Newspaper article THE JOURNAL RECORD

Better Factories Bring Fewer Jobs

Newspaper article THE JOURNAL RECORD

Better Factories Bring Fewer Jobs

Article excerpt

HOUSTON _ Manufacturing in the United States is going great guns. Factory output has reached its highest point in seven years.

So where are the jobs? You know, those good jobs at good pay that manufacturing is supposed to bring?

"Most people in this country and the world still believe manufacturing production and employment are one and the same thing," said Peter Drucker. "The last time in which manufacturing employment grew faster than production was in 1894.

"For 100 years, the labor unit of production has been going down 1 percent, compounded, a year. Which means today we need only one-third the employment."

Drucker is the person most people believe invented the study of management. He's written numerous books on the subject and consults for major corporations.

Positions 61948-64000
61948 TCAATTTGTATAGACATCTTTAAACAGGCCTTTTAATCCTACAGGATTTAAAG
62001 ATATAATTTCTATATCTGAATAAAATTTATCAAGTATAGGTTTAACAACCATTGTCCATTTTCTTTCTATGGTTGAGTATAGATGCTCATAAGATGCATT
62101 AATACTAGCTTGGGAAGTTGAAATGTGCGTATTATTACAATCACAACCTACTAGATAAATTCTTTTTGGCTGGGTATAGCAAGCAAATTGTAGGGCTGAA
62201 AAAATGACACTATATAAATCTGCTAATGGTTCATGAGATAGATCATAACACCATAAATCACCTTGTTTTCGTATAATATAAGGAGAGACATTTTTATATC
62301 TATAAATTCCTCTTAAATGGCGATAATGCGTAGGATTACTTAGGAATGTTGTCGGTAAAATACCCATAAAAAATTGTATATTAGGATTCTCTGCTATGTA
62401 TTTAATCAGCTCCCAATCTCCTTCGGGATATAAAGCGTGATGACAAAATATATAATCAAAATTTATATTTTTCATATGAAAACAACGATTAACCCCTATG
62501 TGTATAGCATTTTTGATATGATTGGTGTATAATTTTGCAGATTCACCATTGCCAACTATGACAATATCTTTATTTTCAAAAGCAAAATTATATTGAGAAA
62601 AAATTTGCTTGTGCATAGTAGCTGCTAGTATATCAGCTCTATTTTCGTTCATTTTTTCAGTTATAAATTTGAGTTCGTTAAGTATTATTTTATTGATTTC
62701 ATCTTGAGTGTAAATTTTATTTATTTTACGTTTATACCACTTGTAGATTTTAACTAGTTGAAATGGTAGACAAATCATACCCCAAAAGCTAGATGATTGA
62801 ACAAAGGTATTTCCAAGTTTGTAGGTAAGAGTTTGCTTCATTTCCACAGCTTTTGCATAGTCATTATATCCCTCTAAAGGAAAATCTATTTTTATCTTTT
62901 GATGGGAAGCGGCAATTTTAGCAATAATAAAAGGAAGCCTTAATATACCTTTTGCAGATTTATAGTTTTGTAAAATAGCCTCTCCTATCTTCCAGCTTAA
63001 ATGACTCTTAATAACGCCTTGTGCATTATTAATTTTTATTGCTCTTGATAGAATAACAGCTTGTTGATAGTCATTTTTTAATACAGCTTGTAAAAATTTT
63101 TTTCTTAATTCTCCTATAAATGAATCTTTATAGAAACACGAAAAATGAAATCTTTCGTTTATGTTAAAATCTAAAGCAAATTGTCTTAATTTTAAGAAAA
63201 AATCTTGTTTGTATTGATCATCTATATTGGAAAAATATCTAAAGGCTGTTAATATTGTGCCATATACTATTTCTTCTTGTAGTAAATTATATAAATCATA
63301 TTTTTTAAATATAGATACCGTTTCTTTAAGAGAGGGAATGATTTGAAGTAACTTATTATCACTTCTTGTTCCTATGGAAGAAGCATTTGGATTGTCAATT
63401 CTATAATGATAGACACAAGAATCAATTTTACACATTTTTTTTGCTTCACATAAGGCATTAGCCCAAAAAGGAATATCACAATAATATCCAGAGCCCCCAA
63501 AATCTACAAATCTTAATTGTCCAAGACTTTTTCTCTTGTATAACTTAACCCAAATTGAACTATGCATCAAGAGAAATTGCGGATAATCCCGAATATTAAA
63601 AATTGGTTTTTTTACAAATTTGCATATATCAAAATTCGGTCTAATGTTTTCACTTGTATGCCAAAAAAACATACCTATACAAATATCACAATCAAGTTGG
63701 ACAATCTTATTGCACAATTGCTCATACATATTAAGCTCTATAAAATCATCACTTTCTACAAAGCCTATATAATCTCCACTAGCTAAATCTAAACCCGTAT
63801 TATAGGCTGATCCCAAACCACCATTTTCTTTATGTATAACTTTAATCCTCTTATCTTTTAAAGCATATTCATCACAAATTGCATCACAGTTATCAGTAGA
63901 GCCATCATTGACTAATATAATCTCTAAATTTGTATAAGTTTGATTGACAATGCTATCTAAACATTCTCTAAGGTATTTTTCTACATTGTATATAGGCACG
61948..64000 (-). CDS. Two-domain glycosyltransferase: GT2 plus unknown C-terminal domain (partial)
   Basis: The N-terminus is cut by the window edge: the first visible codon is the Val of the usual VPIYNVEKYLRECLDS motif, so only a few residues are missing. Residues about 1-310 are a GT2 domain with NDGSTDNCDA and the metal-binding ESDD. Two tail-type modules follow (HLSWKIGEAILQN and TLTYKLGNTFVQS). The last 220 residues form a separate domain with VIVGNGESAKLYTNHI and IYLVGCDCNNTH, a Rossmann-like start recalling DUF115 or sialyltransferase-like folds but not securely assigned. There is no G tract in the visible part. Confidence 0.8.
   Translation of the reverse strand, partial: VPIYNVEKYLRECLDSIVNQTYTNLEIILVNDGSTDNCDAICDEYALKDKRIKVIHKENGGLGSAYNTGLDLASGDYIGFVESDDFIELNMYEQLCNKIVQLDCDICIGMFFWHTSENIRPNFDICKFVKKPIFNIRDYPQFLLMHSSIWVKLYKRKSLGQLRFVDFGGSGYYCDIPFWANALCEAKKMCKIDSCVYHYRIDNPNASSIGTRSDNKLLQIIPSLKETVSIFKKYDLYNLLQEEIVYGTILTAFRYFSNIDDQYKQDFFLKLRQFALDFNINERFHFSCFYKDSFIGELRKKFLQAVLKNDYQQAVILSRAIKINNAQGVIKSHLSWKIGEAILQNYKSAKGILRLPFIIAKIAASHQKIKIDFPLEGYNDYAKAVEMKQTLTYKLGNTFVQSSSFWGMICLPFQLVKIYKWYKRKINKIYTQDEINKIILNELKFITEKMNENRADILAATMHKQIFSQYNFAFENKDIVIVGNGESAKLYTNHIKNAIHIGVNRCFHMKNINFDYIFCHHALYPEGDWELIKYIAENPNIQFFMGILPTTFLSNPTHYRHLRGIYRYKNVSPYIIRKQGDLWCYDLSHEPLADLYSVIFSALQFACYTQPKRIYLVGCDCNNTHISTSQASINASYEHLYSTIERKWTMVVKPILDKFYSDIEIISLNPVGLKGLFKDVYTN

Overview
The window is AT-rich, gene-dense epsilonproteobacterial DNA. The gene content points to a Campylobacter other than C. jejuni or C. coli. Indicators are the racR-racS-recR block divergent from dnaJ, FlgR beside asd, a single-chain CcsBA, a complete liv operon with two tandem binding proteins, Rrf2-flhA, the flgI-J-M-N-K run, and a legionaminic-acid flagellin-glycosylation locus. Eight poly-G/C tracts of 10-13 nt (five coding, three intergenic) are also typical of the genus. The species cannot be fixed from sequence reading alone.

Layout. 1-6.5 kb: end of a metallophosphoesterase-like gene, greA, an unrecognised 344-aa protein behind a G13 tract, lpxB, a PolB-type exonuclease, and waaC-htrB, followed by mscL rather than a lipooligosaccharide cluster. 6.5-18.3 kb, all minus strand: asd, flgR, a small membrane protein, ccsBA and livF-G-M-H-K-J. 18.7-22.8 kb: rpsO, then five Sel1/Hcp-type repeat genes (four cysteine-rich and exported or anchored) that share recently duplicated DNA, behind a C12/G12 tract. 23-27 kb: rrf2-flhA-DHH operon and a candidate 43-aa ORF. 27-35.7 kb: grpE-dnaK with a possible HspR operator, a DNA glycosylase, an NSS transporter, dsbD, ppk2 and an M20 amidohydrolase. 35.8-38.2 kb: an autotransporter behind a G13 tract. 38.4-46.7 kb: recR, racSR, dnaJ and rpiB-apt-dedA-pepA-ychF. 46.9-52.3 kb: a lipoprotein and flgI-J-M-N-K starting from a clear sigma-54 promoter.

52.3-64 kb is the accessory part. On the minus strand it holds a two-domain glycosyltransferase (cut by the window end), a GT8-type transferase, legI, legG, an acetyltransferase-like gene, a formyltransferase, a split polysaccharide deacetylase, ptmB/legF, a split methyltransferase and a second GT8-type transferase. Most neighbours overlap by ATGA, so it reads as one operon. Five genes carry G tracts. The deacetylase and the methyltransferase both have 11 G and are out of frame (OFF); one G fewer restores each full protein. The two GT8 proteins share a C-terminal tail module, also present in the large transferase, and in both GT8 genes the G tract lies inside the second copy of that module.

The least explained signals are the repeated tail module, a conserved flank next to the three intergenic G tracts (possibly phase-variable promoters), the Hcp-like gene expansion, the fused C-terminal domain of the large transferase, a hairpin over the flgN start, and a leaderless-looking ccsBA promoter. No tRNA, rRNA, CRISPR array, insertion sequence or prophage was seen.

Indeed, much modern business jargon was invented by Drucker. Take the term "profit center," used to designate a company unit that is expected to earn a profit on its own.

Drucker adds that it is also one of the more stupid ideas he ever came up with.

"The only true profit center is a customer whose check has not bounced," Drucker said recently in a speech before top manufacturing executives attending the American Production and Inventory Control Society convention in San Diego.

In the early 1950s, Drucker said, 40 percent of the workforce had jobs in manufacturing. Today, that's down to 16 percent.

Before World War II, half of a product's cost represented wages. Today, even the least-efficient manufacturers, like General Motors, have gotten labor costs down to 25 percent. Toyota's newest factory is building cars with a labor cost of 11 percent and Ford's newest is 12.5 percent, Drucker said.

Lately we've seen a huge burst of what Drucker calls the rethinking of manufacturing and others call restructuring.

We can thank the computer for making that possible. …

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